When the pressure reducing valve drops the pressure to 7 bar, the dew point falls sufficiently for the air to be suitable for immediate use in a control air system without the use of absorption driers. The reducing valve for this arrangement is also protected from the effects of emulsion in the air.

Oil-free and non-oil-free rotary compressors

Both these machines deliver wet air which must be dried as described above but the non-oil-free machine passes over some oil which must also be removed, This is usually effected by a pre-filter followed by a carbon absorber, which removes the oil, followed by an after filter (to remove the remaining free moisture). Either system can be found at sea.

Summarized below some of the basic procedure of machinery service systems and equipment :
  1. Marine air compressor

  2. A single stage compressor used to provide air at the high pressures required for diesel engine starting, would unfortunately generate compression temperatures of a level similar to those in a diesel. Such heat would be sufficient to ignite vaporized oil in the same way as in a compression-ignition engine. The heat produced in a single stage of compression would also be wasteful of energy.....

  3. Air starting system

  4. Air at a pressure of 20 to 30 bar is required for starting main and auxiliary diesel engines in motorships and for the auxiliary diesels of steamships. Control air at a lower pressure is required for ships of both categories and whether derived from high pressure compressors through reducing valves or from special control air compressors, it must be clean, dry and oil free.....

  5. automatic-operation-air-compressor

  6. Before the general introduction of control equipment, air compressors were stopped and started by engine room staff, as necessary, to maintain air receiver pressure. In port or at sea, this usually meant operating one compressor for about half an hour daily unless air was being used for the whistle (during fog), for work on deck or for other purposes. ....

  7. Compressed air systems for steamships

  8. A compressed air system is necessary to supply air for boiler soot-blower air motors, hose connections throughout the ship and possibly diesel generator starting. A general service air compressor would supply air at 8 bar but greater pressure (as for diesel ships) would be necessary for diesel starting.....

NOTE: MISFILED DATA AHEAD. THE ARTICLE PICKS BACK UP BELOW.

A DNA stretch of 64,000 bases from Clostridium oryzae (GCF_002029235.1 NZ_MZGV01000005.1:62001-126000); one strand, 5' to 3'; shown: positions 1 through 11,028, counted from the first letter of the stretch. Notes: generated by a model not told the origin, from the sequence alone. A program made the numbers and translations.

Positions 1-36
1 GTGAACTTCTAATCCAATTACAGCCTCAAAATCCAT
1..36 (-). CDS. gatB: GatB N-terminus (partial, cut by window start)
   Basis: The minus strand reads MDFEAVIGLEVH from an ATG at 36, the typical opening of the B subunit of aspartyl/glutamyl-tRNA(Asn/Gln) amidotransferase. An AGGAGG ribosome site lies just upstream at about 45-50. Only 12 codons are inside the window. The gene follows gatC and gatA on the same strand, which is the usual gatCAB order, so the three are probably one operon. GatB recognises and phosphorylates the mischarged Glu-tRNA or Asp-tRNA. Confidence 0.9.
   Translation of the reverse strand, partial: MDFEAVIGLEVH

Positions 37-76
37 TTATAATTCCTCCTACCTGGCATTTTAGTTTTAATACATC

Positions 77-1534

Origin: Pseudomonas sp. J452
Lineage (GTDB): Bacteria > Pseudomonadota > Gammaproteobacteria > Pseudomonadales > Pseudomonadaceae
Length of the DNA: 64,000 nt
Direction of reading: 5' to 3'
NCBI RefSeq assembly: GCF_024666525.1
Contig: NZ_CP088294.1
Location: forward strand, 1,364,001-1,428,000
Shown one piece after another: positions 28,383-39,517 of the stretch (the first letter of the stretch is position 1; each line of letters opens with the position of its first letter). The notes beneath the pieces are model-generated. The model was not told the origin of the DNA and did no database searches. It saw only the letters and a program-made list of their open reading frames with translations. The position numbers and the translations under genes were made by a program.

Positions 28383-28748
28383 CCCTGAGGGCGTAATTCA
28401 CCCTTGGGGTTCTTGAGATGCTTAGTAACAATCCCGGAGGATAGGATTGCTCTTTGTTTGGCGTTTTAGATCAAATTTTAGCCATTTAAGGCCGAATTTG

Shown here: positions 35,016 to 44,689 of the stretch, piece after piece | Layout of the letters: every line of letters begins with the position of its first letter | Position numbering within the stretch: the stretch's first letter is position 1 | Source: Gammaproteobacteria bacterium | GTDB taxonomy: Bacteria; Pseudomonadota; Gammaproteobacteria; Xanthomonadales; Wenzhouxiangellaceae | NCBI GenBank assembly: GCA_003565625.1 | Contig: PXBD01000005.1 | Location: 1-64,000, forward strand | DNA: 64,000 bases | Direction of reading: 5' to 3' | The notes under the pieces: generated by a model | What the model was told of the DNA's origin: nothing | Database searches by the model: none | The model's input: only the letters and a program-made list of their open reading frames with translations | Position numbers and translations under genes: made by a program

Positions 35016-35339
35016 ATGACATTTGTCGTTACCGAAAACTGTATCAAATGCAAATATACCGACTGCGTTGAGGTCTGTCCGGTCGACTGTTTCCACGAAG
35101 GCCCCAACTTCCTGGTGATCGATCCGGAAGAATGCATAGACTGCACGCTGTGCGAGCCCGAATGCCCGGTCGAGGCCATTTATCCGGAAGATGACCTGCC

9. Two stage starting air compressor

  10. Hamworthy 2TM6 type which was designed for free air deliveries ranging from 183 m3 per hour at a discharge pressure of 14 bar to 367m3 per hour at 42 bar. The crankcase is a rigid casting which supports a spheroidal graphite cast iron crankshaft in three bearings.....

  11. Fuel handling

  12. Fuels and lubricating oils are obtained from crude primarily by heating the crude oil, so that vapours are boiled off and then condensed at different temperatures. The constituents or fractions are collected separately in a distillation process.....

  13. Fuel transfer and fire risk

  14. The oil fuel system provides the means for delivering fuel from the receiving stations at upper deck level, port and starboard, to double-bottom or deep bunker tanks. Sampling cocks are fitted at the deck connections to obtain a representative specimen for (a) shore analysis; (b) on board testing; and (c) retention on the ship.....

  15. High density fuel treatment

  16. The density of a fuel tested at 15 deg C may approach, be equal to or greater than that of water. With high density fuels, the reduction in density differential between fuel and water can cause a problem with separation but not with the usual solid impurities.....

  17. Viscosity controller

  18. A continuous sample of the fuel is pumped at a constant rate through a fine capillary tube. As the flow through the tube is laminar, pressure drop across the tube is proportional to viscosity. In this unit an electric motor drives the gear pump through a reduction gear, at a speed of 40 rpm......

  19. Fuel blenders

  20. Conventionally, the lower cost residual fuels are used for large slow speed diesel main engines and generators are operated on the lighter more expensive distillate fuel. The addition of a small amount of diesel oil to heavy fuel considerably reduces its viscosity and if heating is used to further bring the viscosity down then the blend can be used in generators with resultant savings.....

  21. Fuel heaters

  22. The system which delivers residual fuel from the daily service tank to the diesel or boiler, must bring it to the correct viscosity by heating.For burning heavy fuel oil in a boiler furnace, or a compression-ignition engine, it is necessary to pre-heat it....

  23. Homogenizer

  24. The homogenizer provides an alternative solution to the problem of water in high density fuels. It can be used to emulsify a small percentage for injection into the engine with the fuel. This is in contradiction to the normal aim of removing all water, which in the free state, can cause gassing of fuel pumps, corrosion and other problems......

  25. Package boiler combustion system

  26. The elementary automatic combustion system based on a two flame burner is used for many auxiliary boilers. The burner is drawn oversize to show detail. Various different control systems are employed for the arrangement.....

  27. Lubricating oil treatment

  28. Mineral oils for lubrication are, like fuel, derived from crude during refinery processes. Basic stocks are blended to make lubricants with the desired properties and correct viscosity for particular duties. ....